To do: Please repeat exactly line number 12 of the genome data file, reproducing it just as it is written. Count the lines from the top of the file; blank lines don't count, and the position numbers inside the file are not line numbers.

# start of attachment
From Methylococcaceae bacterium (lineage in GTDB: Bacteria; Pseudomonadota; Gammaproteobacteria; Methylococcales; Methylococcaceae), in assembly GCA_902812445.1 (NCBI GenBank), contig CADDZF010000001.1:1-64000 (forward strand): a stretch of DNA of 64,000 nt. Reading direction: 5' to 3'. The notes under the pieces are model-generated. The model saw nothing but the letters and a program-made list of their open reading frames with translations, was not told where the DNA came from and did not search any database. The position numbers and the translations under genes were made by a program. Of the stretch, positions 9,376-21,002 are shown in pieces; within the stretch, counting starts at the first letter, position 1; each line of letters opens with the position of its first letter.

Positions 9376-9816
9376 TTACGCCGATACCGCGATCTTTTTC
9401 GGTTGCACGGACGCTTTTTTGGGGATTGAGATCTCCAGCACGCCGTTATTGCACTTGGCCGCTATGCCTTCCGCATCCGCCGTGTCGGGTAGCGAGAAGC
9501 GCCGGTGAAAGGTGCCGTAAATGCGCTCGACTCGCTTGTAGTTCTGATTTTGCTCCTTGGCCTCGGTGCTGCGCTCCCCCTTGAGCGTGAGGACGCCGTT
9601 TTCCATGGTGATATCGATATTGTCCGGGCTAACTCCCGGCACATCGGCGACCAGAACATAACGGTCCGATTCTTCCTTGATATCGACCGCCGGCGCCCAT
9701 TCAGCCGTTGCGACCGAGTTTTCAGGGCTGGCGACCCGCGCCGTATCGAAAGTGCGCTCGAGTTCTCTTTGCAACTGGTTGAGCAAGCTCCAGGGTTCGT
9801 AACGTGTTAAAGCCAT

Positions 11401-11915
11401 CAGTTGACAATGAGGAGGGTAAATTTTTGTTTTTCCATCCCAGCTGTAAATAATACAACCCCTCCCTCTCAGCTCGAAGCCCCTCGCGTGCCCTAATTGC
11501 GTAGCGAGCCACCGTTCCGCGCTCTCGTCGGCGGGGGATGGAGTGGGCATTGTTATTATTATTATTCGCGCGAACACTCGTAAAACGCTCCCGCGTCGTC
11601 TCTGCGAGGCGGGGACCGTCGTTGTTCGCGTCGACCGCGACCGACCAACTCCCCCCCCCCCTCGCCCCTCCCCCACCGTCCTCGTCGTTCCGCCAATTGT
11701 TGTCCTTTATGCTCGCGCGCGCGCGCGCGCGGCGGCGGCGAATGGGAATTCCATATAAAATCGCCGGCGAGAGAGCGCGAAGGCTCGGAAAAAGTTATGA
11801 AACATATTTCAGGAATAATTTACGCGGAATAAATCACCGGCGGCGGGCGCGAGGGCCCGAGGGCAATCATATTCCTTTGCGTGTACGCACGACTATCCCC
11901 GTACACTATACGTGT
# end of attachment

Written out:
11601 TCTGCGAGGCGGGGACCGTCGTTGTTCGCGTCGACCGCGACCGACCAACTCCCCCCCCCCCTCGCCCCTCCCCCACCGTCCTCGTCGTTCCGCCAATTGT